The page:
How to Thaw Sushi

As already discussed above, thawing sushi is a slow process. It must never be done quickly regardless of what method you may think up. This is to make sure that not only will you be able to preserve some semblance of structure, but it will also ensure that you will be in the condition to eat it.

When you leave the frozen sushi in your chiller or fridge overnight, there is a chance that in the morning, you will end up with food that is somewhat close to resembling what you froze. It will still have some of that color and even the flavor can be saved, somewhat.

You can’t say the same thing about the texture, though. When eating fresh sushi, the dried seaweed wrapper will retain some of its crispiness. This is one of the things that actually give sushi its excellent mouthfeel.




When you bite into sushi that’s been frozen and thawed correctly, it will be like eating wager that has been dipped in water. You are losing some of that essential mouthfeel, but you can at least say that what you are eating is still sushi.

You will never catch real sushi chefs doing something like this, though. However, if you are just doing it at home and are planning to serve it to guests who aren’t huge foodies, it will likely be fine.

Related Questions

Is Sushi Frozen by Law?

The fish is frozen by law but not every single part of the sushi. In order for fish to be considered sushi-grade by the government, it needs to be frozen upon delivery to the restaurant. This is due to the fact that the fish is often consumed raw, thus risking parasitic infections.

Does Freezing Fish Kill Parasites?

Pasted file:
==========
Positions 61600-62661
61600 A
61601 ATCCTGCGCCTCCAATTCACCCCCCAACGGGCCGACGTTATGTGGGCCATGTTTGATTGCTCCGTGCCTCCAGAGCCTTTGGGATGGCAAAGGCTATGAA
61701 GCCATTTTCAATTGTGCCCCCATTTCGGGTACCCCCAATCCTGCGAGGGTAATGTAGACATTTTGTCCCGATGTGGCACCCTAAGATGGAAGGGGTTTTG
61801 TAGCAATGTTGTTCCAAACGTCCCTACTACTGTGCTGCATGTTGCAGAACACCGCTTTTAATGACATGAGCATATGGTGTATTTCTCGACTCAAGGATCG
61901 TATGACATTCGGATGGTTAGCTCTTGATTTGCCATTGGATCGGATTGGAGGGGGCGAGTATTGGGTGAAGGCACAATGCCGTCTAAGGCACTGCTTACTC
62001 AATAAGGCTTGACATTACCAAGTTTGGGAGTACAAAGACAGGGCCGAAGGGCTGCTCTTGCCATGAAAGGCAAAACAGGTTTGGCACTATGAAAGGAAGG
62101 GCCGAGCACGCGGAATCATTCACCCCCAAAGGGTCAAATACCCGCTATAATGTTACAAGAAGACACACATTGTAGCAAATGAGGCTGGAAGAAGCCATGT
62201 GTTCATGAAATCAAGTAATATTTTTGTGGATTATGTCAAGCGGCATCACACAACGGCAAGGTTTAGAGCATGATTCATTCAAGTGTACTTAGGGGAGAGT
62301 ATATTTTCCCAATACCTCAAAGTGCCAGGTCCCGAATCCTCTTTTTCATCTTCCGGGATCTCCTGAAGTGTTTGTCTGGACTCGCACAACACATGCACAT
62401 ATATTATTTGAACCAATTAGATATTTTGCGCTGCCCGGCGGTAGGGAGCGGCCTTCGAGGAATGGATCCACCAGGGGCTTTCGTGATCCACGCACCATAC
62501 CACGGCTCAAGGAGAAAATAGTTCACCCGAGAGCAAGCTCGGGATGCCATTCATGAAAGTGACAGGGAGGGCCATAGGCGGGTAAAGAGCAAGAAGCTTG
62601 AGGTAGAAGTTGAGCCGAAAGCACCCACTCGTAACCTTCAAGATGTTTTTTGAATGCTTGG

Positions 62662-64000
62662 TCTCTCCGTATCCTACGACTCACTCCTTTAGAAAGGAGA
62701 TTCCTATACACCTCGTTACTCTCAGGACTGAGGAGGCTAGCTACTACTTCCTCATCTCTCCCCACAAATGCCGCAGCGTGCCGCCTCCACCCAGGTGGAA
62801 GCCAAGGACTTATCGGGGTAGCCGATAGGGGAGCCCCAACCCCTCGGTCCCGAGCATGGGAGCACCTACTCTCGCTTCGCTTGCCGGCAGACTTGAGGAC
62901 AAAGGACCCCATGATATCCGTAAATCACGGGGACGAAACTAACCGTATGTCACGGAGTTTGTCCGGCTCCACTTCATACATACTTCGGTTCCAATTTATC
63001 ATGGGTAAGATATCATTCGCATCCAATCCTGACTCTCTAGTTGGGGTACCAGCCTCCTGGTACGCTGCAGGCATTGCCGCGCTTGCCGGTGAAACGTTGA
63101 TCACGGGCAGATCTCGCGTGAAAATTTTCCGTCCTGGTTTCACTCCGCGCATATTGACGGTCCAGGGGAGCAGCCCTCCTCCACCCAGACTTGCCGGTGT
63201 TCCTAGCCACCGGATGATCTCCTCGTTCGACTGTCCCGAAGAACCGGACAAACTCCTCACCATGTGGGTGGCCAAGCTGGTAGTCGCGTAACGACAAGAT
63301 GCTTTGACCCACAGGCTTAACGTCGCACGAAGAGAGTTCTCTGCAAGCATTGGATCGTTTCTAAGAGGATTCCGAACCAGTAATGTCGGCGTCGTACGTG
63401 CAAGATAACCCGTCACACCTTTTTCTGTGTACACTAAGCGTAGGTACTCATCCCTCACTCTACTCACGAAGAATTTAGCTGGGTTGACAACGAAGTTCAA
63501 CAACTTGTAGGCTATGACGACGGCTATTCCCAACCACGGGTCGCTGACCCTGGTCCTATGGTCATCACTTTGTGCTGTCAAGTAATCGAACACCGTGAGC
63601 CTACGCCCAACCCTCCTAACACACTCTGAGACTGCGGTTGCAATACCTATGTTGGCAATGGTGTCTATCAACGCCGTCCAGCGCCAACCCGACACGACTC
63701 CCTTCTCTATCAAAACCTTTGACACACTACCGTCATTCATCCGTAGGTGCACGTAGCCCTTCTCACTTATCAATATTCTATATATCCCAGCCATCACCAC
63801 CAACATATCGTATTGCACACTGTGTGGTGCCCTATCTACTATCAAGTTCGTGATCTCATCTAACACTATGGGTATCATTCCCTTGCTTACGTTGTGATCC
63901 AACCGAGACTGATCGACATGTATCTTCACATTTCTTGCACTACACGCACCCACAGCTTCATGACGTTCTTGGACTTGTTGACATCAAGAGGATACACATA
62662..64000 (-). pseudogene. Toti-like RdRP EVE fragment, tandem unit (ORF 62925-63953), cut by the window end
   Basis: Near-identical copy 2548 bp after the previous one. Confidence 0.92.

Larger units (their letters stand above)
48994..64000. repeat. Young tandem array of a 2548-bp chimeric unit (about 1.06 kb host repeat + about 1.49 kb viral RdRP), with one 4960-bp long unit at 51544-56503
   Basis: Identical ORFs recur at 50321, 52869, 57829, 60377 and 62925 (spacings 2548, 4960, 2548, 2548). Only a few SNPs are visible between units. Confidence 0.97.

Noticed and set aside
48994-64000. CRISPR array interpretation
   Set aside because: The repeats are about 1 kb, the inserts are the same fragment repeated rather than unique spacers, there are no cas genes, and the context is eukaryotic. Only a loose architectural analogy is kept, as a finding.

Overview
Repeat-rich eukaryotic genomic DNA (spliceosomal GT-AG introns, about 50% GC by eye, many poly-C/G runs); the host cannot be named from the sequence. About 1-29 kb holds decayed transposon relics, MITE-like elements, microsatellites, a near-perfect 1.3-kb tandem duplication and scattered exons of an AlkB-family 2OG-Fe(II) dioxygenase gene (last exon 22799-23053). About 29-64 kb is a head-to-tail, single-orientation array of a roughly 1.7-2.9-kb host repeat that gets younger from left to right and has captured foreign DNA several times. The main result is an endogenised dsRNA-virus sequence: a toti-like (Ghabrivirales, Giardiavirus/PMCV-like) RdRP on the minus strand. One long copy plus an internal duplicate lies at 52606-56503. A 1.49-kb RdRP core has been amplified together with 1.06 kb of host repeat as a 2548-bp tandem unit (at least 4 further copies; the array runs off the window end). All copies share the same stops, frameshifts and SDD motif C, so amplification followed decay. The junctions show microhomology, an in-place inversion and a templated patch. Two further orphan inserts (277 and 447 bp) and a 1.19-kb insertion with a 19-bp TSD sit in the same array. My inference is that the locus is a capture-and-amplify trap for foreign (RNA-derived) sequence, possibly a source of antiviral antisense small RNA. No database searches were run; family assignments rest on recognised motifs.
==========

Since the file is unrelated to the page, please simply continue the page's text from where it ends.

Freezing fish not only prevents the spread of bacteria but it can also reduce the chances of contracting a parasitic infection by killing parasites. However, this does not work with every single species of parasite and there are still those that can survive even temperatures at -4ºC.

Should You Freeze Sushi?

The question of whether or not you should freeze sushi is something that should ideally never come up because sushi is always best when served fresh. There is absolutely no substitute for the quality of the product if it was just made right on the spot for you to eat.




Now, if you absolutely have to save it for another time, your next best option is to simply store it in the chiller properly in the right container. This is infinitely better than freezing the sushi, especially if it has already been assembled.

Chilling the sushi will help maintain its structure and integrity for as long as 24 hours. Technically you can keep it in the fridge for longer, but you would be risking the sanitary conditions of the food. So if you are going to keep leftovers at all, make sure to do it in the chiller. You would be doing yourself a huge favor by doing so.

If there is a reason that you simply have to freeze sushi, do it by separating the items. You will at least end up with workable ingredients to put together when the time comes.

How Long Can You Refrigerate Sushi?

As already mentioned, you really should refrigerate sushi rather than freeze it if possible. However, doing so will actually cut down the length of time with which you can preserve the dish. Ideally, you should chill sushi for no longer than a day. It should also be done at 4ºC, which is the temperature that slows down bacteria the most without compromising the texture of the sushi.

On that note, you technically can keep your sushi in the fridge for upwards of five days to a week, depending on how often you open the refrigerator. The length of time with which you can chill the food will also depend on the quality of your storage.

Up until the point where you eat the sushi, the container that you placed it in must not be disturbed. The clear film that you wrapped over it should be kept tight to seal the sushi in properly, as well. You are highly discouraged from opening it to take a few pieces at a time like you would with a cookie or something.

Doing that will reduce the shelf-life of the sushi. As a matter of fact, the moment to breach the clear film barrier, you should either eat the whole thing already or throw it away.